Jimmy Reid

Jimmy Reid

'The rat race is for rats and we're not rats.' Jimmy Reid.

The following is a quote from a Kenneth Roy article (on what to celebrate in January besides Burns nicht) in the Scottish Review.

'I would start with a Jimmy Reid supper in referendum year. Apart from anything else, Jimmy would have enjoyed a supper in his honour and it's a pity he couldn't be there personally. A Jimmy Reid supper would, for example, include an address to the cigar.
But I fear there will be no address to the cigar and no Jimmy Reid supper. We are stuck with Robert Burns, year after year without relief, until – to borrow from Tom Nairn – the last proposer of the Immortal Memory is strangled with the last copy of the Sunday Post.'

As well as photographing him, I met Jimmy Reid several times in the 70s. I met Tom Nairn as well - at a political gathering in Kings College, Aberdeen in 2001. At the interval I snuck into the loo for a joint. A knuckle rapped on the partition between cubicles and a rasping voice said: "That's a funny smelling cigarette."

'To unleash the latent potential of our people requires that we give them responsibility. The untapped resources of the North Sea are as nothing compared to the untapped resources of our people. I am convinced that the great mass of our people go through life without even a glimmer of what they could have contributed to their fellow human beings. This is a personal tragedy. It’s a social crime. The flowering of each individual’s personality and talents is the pre-condition for everyone’s development'

- Jimmy Reid, inauguration as Rector of the University of Glasgow, 1972

From Scottish Review, Kenneth Roy writes:- 'Trade unionist and orator Jimmy Reid (1932-2010) was born into the depression of the 1930s in Glasgow, a city with the highest infant mortality rate in the western world. Of his six siblings three died within 18 months. He recalled: 'My mother told me that one of the kids died over Hogmanay. My father had the dying kid in his arms, praying to God, while all around people were singing Auld Lang Syne.' The boy sensed from an early age that there was something profoundly wrong with society; many years later he spoke with intense feeling about his lost sisters. He said that, whatever it said on the death certificate, they had been murdered by social conditions – what he preferred to call the capitalist system.'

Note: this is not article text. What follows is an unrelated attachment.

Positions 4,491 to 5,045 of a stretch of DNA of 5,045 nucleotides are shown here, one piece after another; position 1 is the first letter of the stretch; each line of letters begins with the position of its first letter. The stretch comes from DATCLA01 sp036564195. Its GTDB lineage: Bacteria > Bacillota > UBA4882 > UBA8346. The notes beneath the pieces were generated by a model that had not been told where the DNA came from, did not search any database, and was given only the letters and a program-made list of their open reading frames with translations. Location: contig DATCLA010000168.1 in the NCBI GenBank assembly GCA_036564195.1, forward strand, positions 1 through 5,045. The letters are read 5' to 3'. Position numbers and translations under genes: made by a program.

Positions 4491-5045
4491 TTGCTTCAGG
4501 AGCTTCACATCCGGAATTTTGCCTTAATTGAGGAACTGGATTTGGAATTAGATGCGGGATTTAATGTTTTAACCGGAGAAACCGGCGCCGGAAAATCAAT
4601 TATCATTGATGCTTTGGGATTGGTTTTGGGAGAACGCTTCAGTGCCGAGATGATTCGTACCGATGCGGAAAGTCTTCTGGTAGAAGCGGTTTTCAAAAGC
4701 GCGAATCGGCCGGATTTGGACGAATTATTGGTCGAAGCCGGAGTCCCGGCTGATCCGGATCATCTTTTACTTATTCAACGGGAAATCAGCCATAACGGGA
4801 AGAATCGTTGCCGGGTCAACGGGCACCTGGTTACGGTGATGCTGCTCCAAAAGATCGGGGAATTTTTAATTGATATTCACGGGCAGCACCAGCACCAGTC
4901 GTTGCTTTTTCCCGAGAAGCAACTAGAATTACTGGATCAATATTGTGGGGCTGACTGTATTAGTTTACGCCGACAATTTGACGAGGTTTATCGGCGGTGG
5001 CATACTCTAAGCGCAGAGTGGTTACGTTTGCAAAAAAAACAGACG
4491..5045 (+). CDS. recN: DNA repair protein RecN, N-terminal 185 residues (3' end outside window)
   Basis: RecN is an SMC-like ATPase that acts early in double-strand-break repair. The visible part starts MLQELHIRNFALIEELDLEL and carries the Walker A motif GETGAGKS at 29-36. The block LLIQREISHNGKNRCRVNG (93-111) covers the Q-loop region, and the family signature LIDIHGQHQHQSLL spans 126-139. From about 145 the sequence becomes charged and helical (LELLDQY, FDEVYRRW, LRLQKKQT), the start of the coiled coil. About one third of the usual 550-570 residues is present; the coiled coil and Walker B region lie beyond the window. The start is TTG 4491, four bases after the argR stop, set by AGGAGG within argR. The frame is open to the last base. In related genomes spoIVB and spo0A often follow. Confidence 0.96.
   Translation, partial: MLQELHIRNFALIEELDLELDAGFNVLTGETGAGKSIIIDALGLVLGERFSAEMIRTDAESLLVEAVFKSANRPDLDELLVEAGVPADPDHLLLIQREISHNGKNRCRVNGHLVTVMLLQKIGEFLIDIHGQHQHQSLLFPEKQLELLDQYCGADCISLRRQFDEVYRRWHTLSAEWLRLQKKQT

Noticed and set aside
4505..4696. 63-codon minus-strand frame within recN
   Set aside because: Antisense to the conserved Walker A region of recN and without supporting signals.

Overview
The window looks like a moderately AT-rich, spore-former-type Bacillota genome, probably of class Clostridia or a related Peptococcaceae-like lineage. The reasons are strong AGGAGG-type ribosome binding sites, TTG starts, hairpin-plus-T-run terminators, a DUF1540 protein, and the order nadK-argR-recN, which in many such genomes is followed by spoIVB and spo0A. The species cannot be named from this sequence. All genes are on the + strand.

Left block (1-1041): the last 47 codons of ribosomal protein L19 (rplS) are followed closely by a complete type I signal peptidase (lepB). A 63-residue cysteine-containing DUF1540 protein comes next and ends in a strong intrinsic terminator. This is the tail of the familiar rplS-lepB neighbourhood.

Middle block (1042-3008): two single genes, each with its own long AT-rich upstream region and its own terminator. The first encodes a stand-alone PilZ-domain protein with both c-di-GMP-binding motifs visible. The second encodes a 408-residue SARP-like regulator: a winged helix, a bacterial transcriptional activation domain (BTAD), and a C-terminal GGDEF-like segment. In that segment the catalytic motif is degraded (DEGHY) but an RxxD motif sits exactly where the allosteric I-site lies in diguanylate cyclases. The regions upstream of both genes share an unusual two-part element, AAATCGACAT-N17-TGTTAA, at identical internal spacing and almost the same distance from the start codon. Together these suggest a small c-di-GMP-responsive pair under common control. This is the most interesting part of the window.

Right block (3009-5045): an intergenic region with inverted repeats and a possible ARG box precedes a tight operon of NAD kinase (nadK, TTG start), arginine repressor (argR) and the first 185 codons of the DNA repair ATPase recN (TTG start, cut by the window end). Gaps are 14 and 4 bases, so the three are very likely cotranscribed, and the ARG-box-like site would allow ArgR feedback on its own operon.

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Jimmy Reid

Jimmy Reid

'The rat race is for rats and we're not rats.' Jimmy Reid.

The following is a quote from a Kenneth Roy article (on what to celebrate in January besides Burns nicht) in the Scottish Review.

'I would start with a Jimmy Reid supper in referendum year. Apart from anything else, Jimmy would have enjoyed a supper in his honour and it's a pity he couldn't be there personally. A Jimmy Reid supper would, for example, include an address to the cigar.
But I fear there will be no address to the cigar and no Jimmy Reid supper. We are stuck with Robert Burns, year after year without relief, until – to borrow from Tom Nairn – the last proposer of the Immortal Memory is strangled with the last copy of the Sunday Post.'

As well as photographing him, I met Jimmy Reid several times in the 70s. I met Tom Nairn as well - at a political gathering in Kings College, Aberdeen in 2001. At the interval I snuck into the loo for a joint. A knuckle rapped on the partition between cubicles and a rasping voice said: "That's a funny smelling cigarette."

'To unleash the latent potential of our people requires that we give them responsibility. The untapped resources of the North Sea are as nothing compared to the untapped resources of our people. I am convinced that the great mass of our people go through life without even a glimmer of what they could have contributed to their fellow human beings. This is a personal tragedy. It’s a social crime. The flowering of each individual’s personality and talents is the pre-condition for everyone’s development'

- Jimmy Reid, inauguration as Rector of the University of Glasgow, 1972

From Scottish Review, Kenneth Roy writes:- 'Trade unionist and orator Jimmy Reid (1932-2010) was born into the depression of the 1930s in Glasgow, a city with the highest infant mortality rate in the western world. Of his six siblings three died within 18 months. He recalled: 'My mother told me that one of the kids died over Hogmanay. My father had the dying kid in his arms, praying to God, while all around people were singing Auld Lang Syne.' The boy sensed from an early age that there was something profoundly wrong with society; many years later he spoke with intense feeling about his lost sisters. He said that, whatever it said on the death certificate, they had been murdered by social conditions – what he preferred to call the capitalist system.'
Ref:
Date:
Location:
Photographer: